Friday, 4 August 2017

More than just abortion; more than pro-choice

By now most people have probably watched Amnesty International's video regarding Ireland's 8th amendment and why it should be repealed and what issues it currently affects (if not, watch below).

25 Annoying Things About Being Pregnant



For me it brings to mind of when I was diagnosed with cancer, back in 2013.

No I was not pregnant, no I was not planning to become pregnant, and no I was not planning on having an abortion. Yet the tone was set for many a discussion around such subjects, the very minute I was diagnosed. One might assume this conversation would take the form of discussing options for egg preservation, in case of future fertility problems. Although this was never mentioned really, only glossed over. A simple "I'm sure you'll be ok" was all that was given in this respect. Something I realised was vastly different from the experiences of UK cancer patients, through discussions on support forums. I can only assume such options aren't granted free by the HSE, and perhaps some doctors just see it all as a bit "icky"? I really have no idea. And in fairness I never pushed the issue. The only guidance I was given with that side of things was the nurse whispering to me during chemotherapy inquiring about my periods, stating that a regular flow (sorry lads, not sorry) was a good sign at least.

No, this was not the route of the pregnancy conversation. The one and only topic was around what would happen if I became pregnant during my treatment. Of course I was advised to use all the contraception possible, to not purposely become pregnant during this time -obviously, that would be insane. But as we all know, even with all the contraption in the world -shit happens.

In this scenario the woman has two choices (in other countries) -continue the pregnancy, reduce your treatment (or not, but it would be advised) or plan a termination, in order to give yourself the best chance of survival. Neither option is easy. Yet women make these choices for themselves, all around the world, every single day. And we trust they know what is best for them. Neither case in this regard deserves judgement, they are and should be, case-by-case decisions made by the women themselves and fully supported by both medical staff and loved ones.

So when I was diagnosed with Hodgkin's lymphoma in 2013, I was quickly informed of what would happen if I became pregnant -They would reduce the treatment in order to give the foetus the best chance of survival. At first this seems like just good advice, a reassurance that if needs be they will do what they can to help me. I am a young woman of child bearing age, so it's all relevant. But this mantra was repeated again and again during my treatment, by various medical care professionals. Many a conversation about saving the life of my hypothetical foetus. To get the point across that in this scenario, in this country, I would have no choice.

It's something I've looked back on often. Sometimes with amusement, but mostly with dismay. It just makes me feel very uneasy. My life is more important than a hypothetical, or real, foetus -The life of a fully grown adult is not equal to that of a zygot. Before we even bring choice into it, that's simply the case. As heartbreaking as that can seem in situations where a pregnancy is not viable, or comes with a hefty price. This statement excludes cases of late term "abortions" due to fatal fetal abnormalities, as we all know that late term "abortions" are simply not done for the craic (in any country) and any further explanation on that would frankly be stupid and I hope unnecessary. When a matured, wanted foetus is dying in it's mother's womb, it's horrendous for the parents. It's not something to be mocked, or mislabeled. And it certainly isn't something Irish parents should have to deal with, alone, in a different country. A financial burden on top of saying goodbye to their child in peace.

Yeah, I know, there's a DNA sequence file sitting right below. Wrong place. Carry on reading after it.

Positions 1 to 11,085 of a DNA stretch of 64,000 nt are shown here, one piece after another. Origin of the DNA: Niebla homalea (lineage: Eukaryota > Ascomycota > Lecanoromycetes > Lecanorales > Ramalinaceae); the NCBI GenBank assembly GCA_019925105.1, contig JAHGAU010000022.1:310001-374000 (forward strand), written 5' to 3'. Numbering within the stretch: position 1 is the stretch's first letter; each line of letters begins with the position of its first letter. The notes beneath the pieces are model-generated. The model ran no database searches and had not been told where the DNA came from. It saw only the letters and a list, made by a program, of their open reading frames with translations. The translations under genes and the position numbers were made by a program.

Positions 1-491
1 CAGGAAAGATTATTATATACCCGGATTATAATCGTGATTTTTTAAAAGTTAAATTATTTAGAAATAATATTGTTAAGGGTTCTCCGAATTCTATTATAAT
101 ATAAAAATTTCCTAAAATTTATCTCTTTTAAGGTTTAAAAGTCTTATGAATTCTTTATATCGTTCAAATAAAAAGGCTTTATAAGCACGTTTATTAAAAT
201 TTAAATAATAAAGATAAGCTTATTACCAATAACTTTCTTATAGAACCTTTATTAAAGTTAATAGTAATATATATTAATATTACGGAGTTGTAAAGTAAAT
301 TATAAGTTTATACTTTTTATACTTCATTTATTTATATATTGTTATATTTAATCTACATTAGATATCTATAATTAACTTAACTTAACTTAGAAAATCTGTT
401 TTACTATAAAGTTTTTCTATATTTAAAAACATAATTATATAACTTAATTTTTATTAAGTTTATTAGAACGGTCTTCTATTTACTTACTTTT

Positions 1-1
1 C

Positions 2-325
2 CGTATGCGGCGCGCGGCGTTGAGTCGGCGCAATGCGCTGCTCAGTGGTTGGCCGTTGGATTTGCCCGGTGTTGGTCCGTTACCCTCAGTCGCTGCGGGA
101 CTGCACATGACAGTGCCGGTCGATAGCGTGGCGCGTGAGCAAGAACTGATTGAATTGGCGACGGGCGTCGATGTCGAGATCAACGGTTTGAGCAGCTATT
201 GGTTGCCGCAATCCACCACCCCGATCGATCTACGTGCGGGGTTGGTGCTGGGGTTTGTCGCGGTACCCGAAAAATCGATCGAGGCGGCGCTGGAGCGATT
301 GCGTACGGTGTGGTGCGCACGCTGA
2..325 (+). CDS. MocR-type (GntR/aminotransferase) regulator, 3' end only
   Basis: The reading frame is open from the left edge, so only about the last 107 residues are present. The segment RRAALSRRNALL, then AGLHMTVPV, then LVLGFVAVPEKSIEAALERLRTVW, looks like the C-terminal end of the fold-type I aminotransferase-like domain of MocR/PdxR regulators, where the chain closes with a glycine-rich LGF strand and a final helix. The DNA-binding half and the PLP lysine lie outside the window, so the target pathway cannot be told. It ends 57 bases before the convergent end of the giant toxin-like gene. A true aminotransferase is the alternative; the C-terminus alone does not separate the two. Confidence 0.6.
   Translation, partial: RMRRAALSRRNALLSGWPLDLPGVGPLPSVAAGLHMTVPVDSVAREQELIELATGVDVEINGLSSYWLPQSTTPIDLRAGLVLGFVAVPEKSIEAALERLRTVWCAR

Luckily I finished my treatments without any accidents. But shit does happen -it happens to Irish women each and every day. So I have to put myself in their shoes. What would I have done? Would I have been able to access medical support after coming home from England? Would I financially be able to even afford a termination? Would I be held by the state if I informed my doctors of my wishes? Would I even feel comfortable telling loved ones? Looking at such a broad issue, simply in my own terms, my own real experiences, just  does not cut it. And it shouldn't cut it for anyone. To truly look at this 8th amendment and the restrictions it poses on Irish women rationally, we must not only look at it from how our own lives have gone to date. We must ask ourselves, "what if...?". This is only one, small scenario that I can place myself in, even though it did not happen to me. Even though (under normal circumstances) I really don't think I would ever choose an abortion in my life time. There are so many scenarios -so many stories that are not our own.

Abortion isn't always an easy option -But many have no regrets and know it's the right choice for them; for all sorts of reasons that are none of our business. Many also have no choice.

No one can 100%, truly say "I will never terminate a pregnancy", even when it seems completely unthinkable in our current lives -shit happens.

For further information on ways the 8th amendment might effect you or women you love, see:

❤ Explainer: What is the 8th Amendment? 


❤ Abortion Rights Campaign

❤ Eight Amendment of the Constitution of Ireland



1 comment:

  1. Abortion is the worst thing among the things that I hate the most.People should become more aware about that problem.Thank you very much for sharing.Keep posting.

    ReplyDelete